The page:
Buying anything as expensive as a boat can be stressful. If you are spending a large amount of money on something then you will want to ensure that you are getting your money’s worth. However, if you approach the situation with a level head and take your time over the key points of the purchase, then you should be able to enjoy shopping and buying a brand new vessel.
Here at BoatShop24.com, we know all about the stresses and strains that buying a boat can cause. So we have decided to write up a nice guide to help all of you avid boating enthusiasts make the purchase of your dreams with as little hassle as possible.
Remember, if at any point during the buying process you are unsure, just take a step back, reevaluate the situation and don’t sign on the dotted line until you are completely happy. So, here is our guide, hopefully after following this advice, your purchase can be as stress-free as possible...
Don’t rush into it
The first thing you should consider is the cost. It isn’t just the initial cost of the boat that you have to be able to afford, but all of the added payments that you, a boat owner, will be required to pay. You will have to find money to pay its insurance, its boat and trailer registration and all of its taxes. As well as these fees you will also be required to pay for fuel, and storage and or mooring. Not forgetting the essentials such equipment (including life jackets, fire extinguishers, dock lines and more), maintenance and a survey if necessary.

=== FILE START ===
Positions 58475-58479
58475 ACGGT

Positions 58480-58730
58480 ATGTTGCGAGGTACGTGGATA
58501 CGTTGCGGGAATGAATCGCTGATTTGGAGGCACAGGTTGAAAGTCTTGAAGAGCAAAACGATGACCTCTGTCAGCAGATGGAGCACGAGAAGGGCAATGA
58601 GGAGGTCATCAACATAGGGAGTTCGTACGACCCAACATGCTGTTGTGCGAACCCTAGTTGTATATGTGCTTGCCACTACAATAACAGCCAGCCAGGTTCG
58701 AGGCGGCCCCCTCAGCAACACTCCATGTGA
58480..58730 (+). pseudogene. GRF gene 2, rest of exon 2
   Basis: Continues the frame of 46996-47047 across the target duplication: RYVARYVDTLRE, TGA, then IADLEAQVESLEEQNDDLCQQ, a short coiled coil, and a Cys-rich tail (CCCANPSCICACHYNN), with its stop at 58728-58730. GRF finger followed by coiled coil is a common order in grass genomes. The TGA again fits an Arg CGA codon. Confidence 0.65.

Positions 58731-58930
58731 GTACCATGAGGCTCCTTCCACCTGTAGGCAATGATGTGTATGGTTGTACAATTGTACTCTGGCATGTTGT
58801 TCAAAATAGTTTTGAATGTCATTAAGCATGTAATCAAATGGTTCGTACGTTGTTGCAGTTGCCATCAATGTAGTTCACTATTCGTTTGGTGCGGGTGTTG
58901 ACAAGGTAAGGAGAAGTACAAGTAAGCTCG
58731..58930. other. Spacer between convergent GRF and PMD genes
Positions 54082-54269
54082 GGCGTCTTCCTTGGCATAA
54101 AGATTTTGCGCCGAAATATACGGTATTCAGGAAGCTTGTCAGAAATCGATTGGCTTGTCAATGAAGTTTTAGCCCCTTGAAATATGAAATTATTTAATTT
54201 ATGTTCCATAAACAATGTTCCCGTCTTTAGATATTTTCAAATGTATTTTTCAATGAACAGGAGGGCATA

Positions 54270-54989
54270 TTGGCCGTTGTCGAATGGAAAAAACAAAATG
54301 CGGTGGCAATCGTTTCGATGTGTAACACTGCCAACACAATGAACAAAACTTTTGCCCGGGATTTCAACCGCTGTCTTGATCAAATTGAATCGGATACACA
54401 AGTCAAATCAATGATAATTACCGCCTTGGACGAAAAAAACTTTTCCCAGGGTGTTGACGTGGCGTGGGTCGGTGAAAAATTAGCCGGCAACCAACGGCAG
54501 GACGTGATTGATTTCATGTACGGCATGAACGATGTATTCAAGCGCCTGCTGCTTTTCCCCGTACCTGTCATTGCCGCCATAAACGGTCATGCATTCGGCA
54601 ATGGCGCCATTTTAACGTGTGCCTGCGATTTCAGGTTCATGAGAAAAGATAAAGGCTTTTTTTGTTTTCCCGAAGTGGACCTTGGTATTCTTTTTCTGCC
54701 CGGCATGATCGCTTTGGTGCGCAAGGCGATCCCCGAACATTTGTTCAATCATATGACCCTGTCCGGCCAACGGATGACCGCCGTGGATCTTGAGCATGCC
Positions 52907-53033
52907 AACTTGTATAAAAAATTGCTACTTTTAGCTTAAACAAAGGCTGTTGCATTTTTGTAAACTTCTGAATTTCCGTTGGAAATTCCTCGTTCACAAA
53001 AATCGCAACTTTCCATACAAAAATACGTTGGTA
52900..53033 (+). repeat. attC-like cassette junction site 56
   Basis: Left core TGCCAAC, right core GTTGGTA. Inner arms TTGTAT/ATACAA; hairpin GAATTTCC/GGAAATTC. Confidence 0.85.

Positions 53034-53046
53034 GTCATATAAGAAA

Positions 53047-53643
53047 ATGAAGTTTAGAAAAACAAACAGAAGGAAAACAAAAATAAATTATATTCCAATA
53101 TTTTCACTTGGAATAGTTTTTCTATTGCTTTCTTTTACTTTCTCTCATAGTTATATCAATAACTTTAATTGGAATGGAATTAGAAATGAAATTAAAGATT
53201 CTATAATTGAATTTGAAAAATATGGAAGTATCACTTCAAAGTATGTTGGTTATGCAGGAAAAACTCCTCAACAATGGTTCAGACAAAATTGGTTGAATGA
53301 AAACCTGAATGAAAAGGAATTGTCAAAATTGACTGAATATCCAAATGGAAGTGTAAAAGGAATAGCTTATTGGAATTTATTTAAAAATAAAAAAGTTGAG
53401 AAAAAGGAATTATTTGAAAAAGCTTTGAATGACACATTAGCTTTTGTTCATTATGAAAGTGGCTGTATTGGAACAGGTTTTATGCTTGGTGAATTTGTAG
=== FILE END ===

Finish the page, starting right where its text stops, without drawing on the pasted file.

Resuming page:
Once you have taken all of these added costs into account, you will then want to start thinking about what sort of boat you are after.
If you are looking to save money and aren’t too fussy about owning the latest model, then it is always wise to go boat shopping around the end of July. This is the period just before the new models come out, and it’s during this time period that dealers and brokers will be lowering their prices in order to clear out their old stock.
If you are struggling to decide which boat to go for then take your time. You can speak to brokers and dealers and you can also attend boat shows. Boat shows are great ways to compare a number of models and speak to real experts who may be able to guide you in making the right choice.